MH: It’s hard to take people who have a tunnel vision and expand it, because they’re like the old-time Stalinists or religious sectarians. Their minds are absolutely set, there is no way you can have a reasonable argument with the Federal Reserve economists, because they know who appoints them: the Wall Street institutions. They’re drawn from these Wall Street institutions. It’s also the financial sector that endows the universities and the business schools. Hardly by surprise, these schools teach that there is no such thing as unearned income, no exploitation. They teach that the financial sector is the most productive sector in the economy, instead of a burden that should be subtracted from GDP, because it’s an overhead that the rest of the economy has to pay.

This was the basic classical economics of Smith, Ricardo and John Stuart Mill. They all looked at what the landlords got – and what banks got – as socially unnecessary overhead. The economy could function technologically without a landlord class, without a banking class. But there was a political malformation of markets.

Market economists take the status quo for granted. They assume that “the market” is what exists, as if this has occurred naturally through some kind of Darwinian evolution. As Margaret Thatcher said, “There Is No Alternative.” That’s what central bank theory is like: there is no alternative to central banks serving their clientele, the commercial banks.

RA: So let me suggest that there is an alternative, and get your thoughts on this, because this idea has run its course. People are now starting to wake up and say” enough.” You’ve written a lot about unearned versus earned wealth – unearned wealth or unearned increment, if you like – and it goes back to a man called John Bates Clark. He was one of the first neoclassical economists. I think I’m right in saying that. Just talk a bit about him, he said there was no differentiation, is that right?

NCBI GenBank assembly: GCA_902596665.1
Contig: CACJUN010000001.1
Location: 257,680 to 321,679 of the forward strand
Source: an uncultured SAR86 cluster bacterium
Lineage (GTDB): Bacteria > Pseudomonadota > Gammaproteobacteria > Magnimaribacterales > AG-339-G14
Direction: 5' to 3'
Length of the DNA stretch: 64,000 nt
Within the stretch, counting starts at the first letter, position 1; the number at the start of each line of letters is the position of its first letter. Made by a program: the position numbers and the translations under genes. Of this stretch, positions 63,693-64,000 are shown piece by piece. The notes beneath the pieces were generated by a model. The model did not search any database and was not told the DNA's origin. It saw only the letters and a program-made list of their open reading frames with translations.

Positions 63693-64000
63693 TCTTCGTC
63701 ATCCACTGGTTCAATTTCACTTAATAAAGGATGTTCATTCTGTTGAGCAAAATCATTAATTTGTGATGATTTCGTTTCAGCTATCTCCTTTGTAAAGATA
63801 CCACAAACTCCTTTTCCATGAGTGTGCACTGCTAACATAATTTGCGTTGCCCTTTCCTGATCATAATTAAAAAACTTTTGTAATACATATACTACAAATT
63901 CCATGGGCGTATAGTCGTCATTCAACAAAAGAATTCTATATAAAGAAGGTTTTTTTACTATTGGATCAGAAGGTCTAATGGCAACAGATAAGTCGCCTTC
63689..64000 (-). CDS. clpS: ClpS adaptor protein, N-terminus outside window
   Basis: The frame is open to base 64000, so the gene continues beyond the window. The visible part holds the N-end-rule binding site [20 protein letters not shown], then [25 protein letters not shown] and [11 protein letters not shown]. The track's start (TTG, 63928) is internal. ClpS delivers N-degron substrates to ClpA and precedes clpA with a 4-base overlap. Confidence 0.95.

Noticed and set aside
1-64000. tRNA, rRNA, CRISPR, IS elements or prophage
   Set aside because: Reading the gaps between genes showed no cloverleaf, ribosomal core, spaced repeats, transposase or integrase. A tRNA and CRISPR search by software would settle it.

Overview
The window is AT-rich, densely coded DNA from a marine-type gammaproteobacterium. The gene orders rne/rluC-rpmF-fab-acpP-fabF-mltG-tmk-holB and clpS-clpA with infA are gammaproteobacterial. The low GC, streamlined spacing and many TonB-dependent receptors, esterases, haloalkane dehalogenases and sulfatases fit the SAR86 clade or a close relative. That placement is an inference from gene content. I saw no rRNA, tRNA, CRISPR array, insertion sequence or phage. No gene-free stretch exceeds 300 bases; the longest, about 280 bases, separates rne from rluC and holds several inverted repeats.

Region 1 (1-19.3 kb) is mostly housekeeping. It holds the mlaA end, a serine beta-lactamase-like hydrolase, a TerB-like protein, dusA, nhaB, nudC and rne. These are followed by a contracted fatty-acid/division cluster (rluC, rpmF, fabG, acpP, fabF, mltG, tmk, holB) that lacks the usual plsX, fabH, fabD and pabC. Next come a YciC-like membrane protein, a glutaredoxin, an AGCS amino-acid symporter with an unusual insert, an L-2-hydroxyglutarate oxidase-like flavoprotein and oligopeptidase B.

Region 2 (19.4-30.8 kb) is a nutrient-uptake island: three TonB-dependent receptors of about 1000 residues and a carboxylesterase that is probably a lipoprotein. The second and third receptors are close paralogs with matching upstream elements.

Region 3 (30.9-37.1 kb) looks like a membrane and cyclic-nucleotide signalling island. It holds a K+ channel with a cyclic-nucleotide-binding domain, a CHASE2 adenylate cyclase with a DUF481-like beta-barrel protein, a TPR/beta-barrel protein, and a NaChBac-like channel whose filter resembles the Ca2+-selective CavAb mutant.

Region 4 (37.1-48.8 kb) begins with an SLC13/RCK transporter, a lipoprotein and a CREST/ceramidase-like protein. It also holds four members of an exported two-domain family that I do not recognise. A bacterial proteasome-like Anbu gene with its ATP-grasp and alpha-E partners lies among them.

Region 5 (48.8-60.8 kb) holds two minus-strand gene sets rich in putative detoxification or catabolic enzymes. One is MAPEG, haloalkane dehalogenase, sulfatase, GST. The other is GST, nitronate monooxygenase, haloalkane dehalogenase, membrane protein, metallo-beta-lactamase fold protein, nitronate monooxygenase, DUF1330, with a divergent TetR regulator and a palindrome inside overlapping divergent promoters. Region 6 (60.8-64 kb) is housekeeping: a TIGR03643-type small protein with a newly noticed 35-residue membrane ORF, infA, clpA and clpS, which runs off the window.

MH: Yes.

RA: And that seemingly innocuous proclamation has had huge effects.

MH: By the 1870s and ‘80s there was a lot of pressure in all countries, especially in the United States, by socialists on the one hand and followers of the journalist Henry George on the other. George wanted to tax away the land’s economic rent and use that as the tax base, instead of taxing labor and industry. So John Bates Clark wrote about the philosophy of wealth, and said “There’s no such thing as unearned income. Everything that the economists before me have written is wrong. Everybody earns exactly what they contribute to national product and that means that whatever their earnings are will be added to national product.”

I’ll give you an example of where this leads. About two years ago the head of Goldman Sachs, Lloyd Blankfein, said that Goldman Sachs managers were the most productive people in the American economy, because they earned $22 million a year in salary – not counting their stock bonuses. What he meant was that all this $22 million is added to GDP. If productivity is measured by the income received per laborer, and if by definition, everything you’re paid to Goldman Sachs is in addition to GDP instead of a subtraction from it, then we at Goldman are the most productive. That is their tradition that John Bates Clark got us started along.

RA: No wonder he got funded!

MH: He got so well-applauded by the bankers, landlords and the FIRE sector that the American Economic Association established the John Bates Clark Award for economists under 40 years old who were writing in this anti-classical tradition. They call it “neoclassical” to erase the fact that they are the exact opposites of classical economics.

RA: Wow and that medal- or that award?

MH: It goes to free enterprise right-wing economists to legitimize their trickle-down pattern talk. There’s been a pretense that the only legitimate economists are people with a tunnel vision who say it’s OK to give Wall Street whatever it wants. Their line is that governments shouldn’t regulate prices, they should not throw the bankers in jail, they shouldn’t even regulate consumer protection, because that’s added paperwork and only adds to consumer prices. If you get rid of government, everybody will be happy. So the 1% say: “Trust us we’re job creators.” In fact, of course, they’re job destroyers when they use leveraged buyouts to take over a firm, downsize the labor force, wipe out the pension fund and outsource labor to China or wherever.